You might also go to the owners group of your coach, and ask if others would share their four corner weight info. Look for the difference between axle side by side weights, and see if they get you closer to my suggested values above.

And salute to getting this info, sure been a few years - but for sure no time like the present to get the best PSI for your coach. Tire safety is so often overlooked, and it really is a key difference maker on the safety for you as you travel. (And others, as blowouts can impact others too!

Best of luck to you,
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Old 07-27-2015, 10:13 AM   #13
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Never run less than what is listed on the tire placard, that is what Michelin, Goodyear, Firestone, etc advise. That is the position of the RMA=Rubber Manufacturers Association, as ch 4 of their pdf also states.
Ray, this topic is a hot repeat, as you know.

For the trucking or commercial industry you are correct. The load weight is often at what the unit is designed for. This is different for RV's.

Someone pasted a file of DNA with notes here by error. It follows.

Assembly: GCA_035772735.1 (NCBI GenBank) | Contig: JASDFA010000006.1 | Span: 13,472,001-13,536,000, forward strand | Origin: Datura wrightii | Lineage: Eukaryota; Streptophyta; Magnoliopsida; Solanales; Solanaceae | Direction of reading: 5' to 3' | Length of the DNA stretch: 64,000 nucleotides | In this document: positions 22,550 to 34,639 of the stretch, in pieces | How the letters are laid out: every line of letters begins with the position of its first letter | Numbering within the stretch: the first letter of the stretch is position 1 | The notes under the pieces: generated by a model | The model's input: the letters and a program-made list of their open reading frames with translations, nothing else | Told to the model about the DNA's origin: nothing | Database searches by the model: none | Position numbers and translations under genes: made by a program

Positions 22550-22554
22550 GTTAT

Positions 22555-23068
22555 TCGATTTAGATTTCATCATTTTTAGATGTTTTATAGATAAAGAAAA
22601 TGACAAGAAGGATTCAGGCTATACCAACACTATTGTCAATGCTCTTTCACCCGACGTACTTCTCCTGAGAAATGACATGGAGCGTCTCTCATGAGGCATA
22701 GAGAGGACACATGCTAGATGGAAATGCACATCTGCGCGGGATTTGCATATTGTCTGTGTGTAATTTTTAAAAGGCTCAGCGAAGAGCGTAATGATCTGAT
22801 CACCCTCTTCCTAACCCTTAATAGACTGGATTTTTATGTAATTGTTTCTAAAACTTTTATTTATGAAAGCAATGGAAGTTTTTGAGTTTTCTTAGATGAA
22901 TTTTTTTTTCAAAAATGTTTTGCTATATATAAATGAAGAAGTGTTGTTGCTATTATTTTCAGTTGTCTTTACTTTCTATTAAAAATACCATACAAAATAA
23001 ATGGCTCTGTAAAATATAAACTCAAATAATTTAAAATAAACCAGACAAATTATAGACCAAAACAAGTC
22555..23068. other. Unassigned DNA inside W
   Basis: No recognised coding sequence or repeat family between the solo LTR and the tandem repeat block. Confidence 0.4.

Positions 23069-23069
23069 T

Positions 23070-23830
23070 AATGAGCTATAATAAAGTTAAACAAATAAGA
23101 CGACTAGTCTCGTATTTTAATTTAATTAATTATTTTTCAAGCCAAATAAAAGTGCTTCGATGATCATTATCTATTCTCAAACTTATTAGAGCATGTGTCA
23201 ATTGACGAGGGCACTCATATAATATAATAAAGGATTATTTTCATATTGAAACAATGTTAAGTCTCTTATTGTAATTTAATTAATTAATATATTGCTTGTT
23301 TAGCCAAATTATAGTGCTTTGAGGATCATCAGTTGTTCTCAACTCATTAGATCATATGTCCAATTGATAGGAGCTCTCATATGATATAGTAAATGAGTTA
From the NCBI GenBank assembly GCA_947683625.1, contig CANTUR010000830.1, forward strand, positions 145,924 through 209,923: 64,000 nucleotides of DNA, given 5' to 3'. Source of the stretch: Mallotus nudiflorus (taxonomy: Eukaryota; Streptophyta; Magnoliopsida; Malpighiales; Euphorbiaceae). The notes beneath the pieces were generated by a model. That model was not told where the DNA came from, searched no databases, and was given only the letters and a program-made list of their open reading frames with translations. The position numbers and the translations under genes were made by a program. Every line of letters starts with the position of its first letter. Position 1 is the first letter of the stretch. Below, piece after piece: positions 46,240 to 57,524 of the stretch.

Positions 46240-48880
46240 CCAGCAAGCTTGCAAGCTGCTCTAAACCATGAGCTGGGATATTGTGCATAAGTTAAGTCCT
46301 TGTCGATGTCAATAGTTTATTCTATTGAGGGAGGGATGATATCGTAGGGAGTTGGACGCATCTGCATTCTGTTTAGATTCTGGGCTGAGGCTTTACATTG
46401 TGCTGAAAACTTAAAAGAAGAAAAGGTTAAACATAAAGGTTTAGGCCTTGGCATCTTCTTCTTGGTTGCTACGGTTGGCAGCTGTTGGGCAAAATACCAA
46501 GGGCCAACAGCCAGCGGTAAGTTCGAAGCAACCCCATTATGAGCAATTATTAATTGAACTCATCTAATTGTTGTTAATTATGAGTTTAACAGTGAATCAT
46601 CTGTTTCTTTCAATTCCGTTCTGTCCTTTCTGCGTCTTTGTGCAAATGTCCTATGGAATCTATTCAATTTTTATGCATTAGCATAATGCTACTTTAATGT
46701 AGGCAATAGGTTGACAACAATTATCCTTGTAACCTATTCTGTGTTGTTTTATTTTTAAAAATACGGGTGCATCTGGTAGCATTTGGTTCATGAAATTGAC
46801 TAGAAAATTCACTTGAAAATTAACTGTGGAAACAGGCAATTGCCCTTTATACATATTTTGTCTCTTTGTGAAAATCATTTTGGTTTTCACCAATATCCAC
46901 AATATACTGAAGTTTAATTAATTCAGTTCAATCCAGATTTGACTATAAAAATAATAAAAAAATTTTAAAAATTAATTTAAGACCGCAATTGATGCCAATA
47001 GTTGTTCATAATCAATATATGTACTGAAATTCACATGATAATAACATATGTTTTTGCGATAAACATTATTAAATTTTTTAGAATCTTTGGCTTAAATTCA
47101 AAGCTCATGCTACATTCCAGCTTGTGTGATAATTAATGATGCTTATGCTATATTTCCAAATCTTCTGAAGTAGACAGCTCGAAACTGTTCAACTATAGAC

The place card rating is for loading the chassis to the max of what it is designed for. Running the tires at the pressure they are designed for for the weight they are carrying after a 4 point scale weighing is not a bad thing to do. The important thing here is to keep your load constant and use the cold psi recommendation from the manufactures table. The correct setting is by using the heaviest tire position on the axle as the point of reference on the chart.

One trucker, now RVer, recommended adding a pound to the crown pull side of your front tires. I went to a Blue Ox TruCenter to correct that. Love it.

Back to the tires. Like any tire that is over or under inflated for the average load it will carry, it will wear poorly.

I strongly recommend a TPMS. These things are only a warning devise and should never be relied upon as a calibrated test instrument. Before you start to roll you have a visual benchmark of the internal condition of your tires. If one suddenly deviates from the trend change of the other tires you can bet that one is about to fail or has already.